Missouri Compromise

The United States had changed greatly during these years. Before the Revolution, Negro slaves had been owned in all the states. As slaves were not needed in the North, where every one worked, and as many people thought that the colored race had as much right as the white to be free, one Northern state after another abolished or put an end to slavery within its limits.

But it was different in the South. The climate there was so warm, and often so moist, that it was thought Negroes only could thrive as laborers. The planters, therefore, bought many slaves to cultivate their rice, cotton, indigo, sugar, and tobacco plantations. As white men refused to work side by side with the slaves, the latter soon came to form the whole working class in the South.

When the Constitution was signed, both slave and free states formed part of our Union, so it was settled that the western land north of the Ohio should be cut up into free states, while that south of the river should form slave states.

When Jefferson bought the Louisiana territory, both parties wanted to have their own way in the new land. But as the people at New Orleans were slaveholders, the first state formed, called Louisiana, asked and was allowed to come into the Union as a slave state, in 1812.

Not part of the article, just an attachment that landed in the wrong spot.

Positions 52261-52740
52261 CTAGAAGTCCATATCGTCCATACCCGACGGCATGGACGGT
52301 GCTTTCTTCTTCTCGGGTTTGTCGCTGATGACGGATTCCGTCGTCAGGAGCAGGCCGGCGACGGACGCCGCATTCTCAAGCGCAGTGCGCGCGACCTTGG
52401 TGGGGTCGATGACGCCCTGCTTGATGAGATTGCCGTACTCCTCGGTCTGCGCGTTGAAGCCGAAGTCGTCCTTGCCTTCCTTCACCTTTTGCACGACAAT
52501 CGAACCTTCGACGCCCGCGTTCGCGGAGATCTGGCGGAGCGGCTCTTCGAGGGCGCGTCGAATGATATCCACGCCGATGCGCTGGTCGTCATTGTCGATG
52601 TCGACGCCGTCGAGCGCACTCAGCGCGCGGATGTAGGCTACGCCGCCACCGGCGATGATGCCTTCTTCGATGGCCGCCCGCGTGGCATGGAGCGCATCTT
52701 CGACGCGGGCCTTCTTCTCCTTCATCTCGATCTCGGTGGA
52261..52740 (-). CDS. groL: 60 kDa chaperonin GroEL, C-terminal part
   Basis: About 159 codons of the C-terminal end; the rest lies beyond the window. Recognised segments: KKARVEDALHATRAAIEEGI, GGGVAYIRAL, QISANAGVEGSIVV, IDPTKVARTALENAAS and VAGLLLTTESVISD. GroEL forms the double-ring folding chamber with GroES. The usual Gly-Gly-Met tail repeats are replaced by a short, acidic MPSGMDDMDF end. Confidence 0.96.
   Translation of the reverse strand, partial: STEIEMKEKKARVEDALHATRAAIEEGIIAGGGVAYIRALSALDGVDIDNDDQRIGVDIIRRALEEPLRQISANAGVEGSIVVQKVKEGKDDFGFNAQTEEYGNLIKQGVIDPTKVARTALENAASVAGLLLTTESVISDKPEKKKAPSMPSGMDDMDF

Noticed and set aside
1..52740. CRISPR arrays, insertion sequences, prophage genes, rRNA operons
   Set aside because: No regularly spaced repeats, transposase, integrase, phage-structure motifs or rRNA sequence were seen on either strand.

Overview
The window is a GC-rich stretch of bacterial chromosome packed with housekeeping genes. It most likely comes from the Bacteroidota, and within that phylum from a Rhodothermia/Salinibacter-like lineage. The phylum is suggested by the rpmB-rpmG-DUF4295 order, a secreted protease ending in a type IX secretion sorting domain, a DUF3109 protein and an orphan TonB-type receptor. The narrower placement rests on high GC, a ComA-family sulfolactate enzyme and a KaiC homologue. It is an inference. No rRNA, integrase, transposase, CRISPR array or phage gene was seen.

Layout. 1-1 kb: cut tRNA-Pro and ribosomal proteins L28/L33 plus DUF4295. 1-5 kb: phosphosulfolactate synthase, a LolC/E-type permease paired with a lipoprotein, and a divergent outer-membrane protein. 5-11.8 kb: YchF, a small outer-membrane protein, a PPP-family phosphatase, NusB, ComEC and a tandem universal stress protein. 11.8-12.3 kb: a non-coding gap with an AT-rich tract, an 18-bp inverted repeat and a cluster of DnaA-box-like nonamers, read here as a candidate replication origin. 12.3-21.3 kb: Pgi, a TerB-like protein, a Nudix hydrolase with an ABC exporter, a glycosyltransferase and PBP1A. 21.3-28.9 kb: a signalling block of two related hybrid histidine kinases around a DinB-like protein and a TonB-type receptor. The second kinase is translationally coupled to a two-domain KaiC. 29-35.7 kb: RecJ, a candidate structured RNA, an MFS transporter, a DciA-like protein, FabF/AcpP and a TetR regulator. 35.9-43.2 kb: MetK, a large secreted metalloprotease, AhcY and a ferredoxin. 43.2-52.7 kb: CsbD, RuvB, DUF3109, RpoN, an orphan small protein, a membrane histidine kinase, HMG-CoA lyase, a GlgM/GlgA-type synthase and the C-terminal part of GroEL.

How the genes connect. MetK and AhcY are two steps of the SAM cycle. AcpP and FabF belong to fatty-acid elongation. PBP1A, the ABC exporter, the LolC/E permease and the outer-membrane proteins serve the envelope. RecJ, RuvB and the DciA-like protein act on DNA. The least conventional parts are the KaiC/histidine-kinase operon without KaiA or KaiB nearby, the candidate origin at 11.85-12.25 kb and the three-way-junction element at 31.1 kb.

Later on, when our Union consisted of eleven free and eleven slave states, Missouri asked to join the Union as a slave state, too. To please both parties, and end quarrels in Congress which every day became more bitter, it was finally agreed that Maine should be separated from Massachusetts and come into the Union as a free state, while Missouri entered as a slave state. But, at the same time, it was also decided that in all the rest of the Louisiana territory north of the parallel 36” 30′, slavery should never be allowed. This law is called the “Missouri Compromise” (1820), and was favored by Henry Clay, a great Southern orator.

While the Missouri Compromise did not exactly suit any one, it stopped serious trouble on the subject of slavery for about thirty years. Still, the Southerners thought they had been unfairly treated, and they found fault with Clay for supporting the Compromise. Indeed, some were so angry that they even refused to vote for him when he became a candidate for the presidency. Of course this was a disappointment for him, but he rightly felt that his nickname of the “Great Pacificator” (peacemaker) was far nobler than any other, and once said: “I would rather be right than be President.”